‘The price I paid is small compared to the price millions of Palestinians have been paying for 50 years,’ says Alon, who was imprisoned for refusing to take part in the occupation.
By Yael Marom
After 130 days in military prison, the Israeli army on Wednesday released conscientious objector Tamar Alon from mandatory service. Alon served six terms in military prison for her refusal to be conscripted, which she said would have contributed to the oppression of the Palestinian people. She had expressed her willingness to instead perform civilian national service, an alternative the army rejected.
“The price I paid is small compared to the price millions of Palestinians have been paying for 50 years, whose basic rights are violated on a daily basis and whose freedom has yet to be returned to them like mine was returned to me,” Alon said upon being released from prison and military service.
“I will continue from within civil society to struggle for a just society and ending the occupation,” she continued. “I wish my friends and sisters still in military prison, among them Atalya Ben-Abba, a happy Passover and that they are released from prison quickly.”
Member of Knesset Zehava Galon intervened to secure Tamar Alon’s freedom from military prison. During a visit with Alon in military prison last week, the first time a Meretz MK has visited an imprisoned conscientious objector, the member of Knesset asked the prison commander to move up the date of the young woman’s hearing with a special committee that decides whether conscripts are “compatible” for army service.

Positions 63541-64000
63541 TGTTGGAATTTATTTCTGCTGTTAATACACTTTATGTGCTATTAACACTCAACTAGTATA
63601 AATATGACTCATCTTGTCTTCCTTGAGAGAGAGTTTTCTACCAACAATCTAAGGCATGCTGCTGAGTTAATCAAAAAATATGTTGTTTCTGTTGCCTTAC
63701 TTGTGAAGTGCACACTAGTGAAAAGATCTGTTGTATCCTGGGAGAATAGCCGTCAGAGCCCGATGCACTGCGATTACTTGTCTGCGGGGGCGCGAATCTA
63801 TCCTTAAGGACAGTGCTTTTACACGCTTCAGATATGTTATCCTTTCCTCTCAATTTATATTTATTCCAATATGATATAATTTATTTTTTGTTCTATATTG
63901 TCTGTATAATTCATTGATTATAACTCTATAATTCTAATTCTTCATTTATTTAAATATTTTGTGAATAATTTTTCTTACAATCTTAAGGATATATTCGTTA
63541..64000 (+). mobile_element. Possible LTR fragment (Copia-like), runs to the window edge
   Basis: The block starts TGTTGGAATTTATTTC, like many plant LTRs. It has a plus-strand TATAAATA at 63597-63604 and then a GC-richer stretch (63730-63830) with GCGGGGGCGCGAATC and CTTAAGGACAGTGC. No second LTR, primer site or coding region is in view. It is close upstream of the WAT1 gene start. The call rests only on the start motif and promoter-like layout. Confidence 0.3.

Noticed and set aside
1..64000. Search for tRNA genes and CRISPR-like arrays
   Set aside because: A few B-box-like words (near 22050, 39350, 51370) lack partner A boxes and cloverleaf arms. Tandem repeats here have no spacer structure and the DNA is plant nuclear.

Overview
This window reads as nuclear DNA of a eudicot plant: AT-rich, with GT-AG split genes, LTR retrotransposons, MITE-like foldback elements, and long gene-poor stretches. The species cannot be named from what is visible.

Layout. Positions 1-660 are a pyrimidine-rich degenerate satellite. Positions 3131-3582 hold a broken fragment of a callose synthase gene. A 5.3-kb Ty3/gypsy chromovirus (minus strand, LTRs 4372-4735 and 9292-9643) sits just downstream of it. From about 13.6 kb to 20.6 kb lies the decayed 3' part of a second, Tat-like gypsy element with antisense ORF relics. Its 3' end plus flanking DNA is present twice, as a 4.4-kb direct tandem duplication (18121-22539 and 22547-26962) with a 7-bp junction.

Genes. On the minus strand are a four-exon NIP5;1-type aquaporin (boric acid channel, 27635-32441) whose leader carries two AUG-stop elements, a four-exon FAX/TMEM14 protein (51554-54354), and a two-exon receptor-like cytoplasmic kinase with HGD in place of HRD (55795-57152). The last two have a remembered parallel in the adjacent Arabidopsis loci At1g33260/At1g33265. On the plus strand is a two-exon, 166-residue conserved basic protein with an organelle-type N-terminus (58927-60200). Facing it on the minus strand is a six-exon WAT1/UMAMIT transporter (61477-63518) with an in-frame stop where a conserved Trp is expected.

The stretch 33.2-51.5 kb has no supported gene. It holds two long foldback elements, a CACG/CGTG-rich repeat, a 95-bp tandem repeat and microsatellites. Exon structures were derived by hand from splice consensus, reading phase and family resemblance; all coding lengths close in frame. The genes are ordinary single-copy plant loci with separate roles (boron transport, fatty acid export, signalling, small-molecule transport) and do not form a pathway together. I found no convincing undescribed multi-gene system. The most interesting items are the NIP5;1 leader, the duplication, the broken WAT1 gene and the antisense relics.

Alon had her hearing on Sunday. Although the committee voted not to release her from military service, a higher ranking officer nevertheless ordered her release from on the grounds of “incompatibility and especially bad behavior” — as is customary in the military following a lengthy imprisonment. A year ago, conscientious objector Tair Kaminer was released from prison after 155 days on the same grounds.
Last month, for the first time in 13 years, the Israeli army recognized refusal to serve in the occupation as conscientious objection. In that decision, Tamar Ze’evi was released from military service after 118 days in prison. The exact same committee refused to grant Tamar Alon conscientious objector status at the time, however, claiming that her refusal was not based solely in personal considerations — but was also an act of civil disobedience.
Atalya Ben-Abba, who has spent over 50 days in prison so far, is expected to declare her refusal to serve in the army again in the coming days, and be sentenced to an additional time in prison.
A number of conscientious objectors spent time in Israel military prison over the past year for their refusal to take part in the occupation. Additionally, last fall, Israeli military reservists of Ethiopian descent published a letter refusing to perform their mandatory reserve duty until police violence and institutional discrimination against their community is addressed. Other refusers have evaded military service in other ways without public declarations and prison sentences.
Yael Marom is Just Vision’s public engagement manager in Israel and a co-editor of Local Call, where this article was originally published in Hebrew.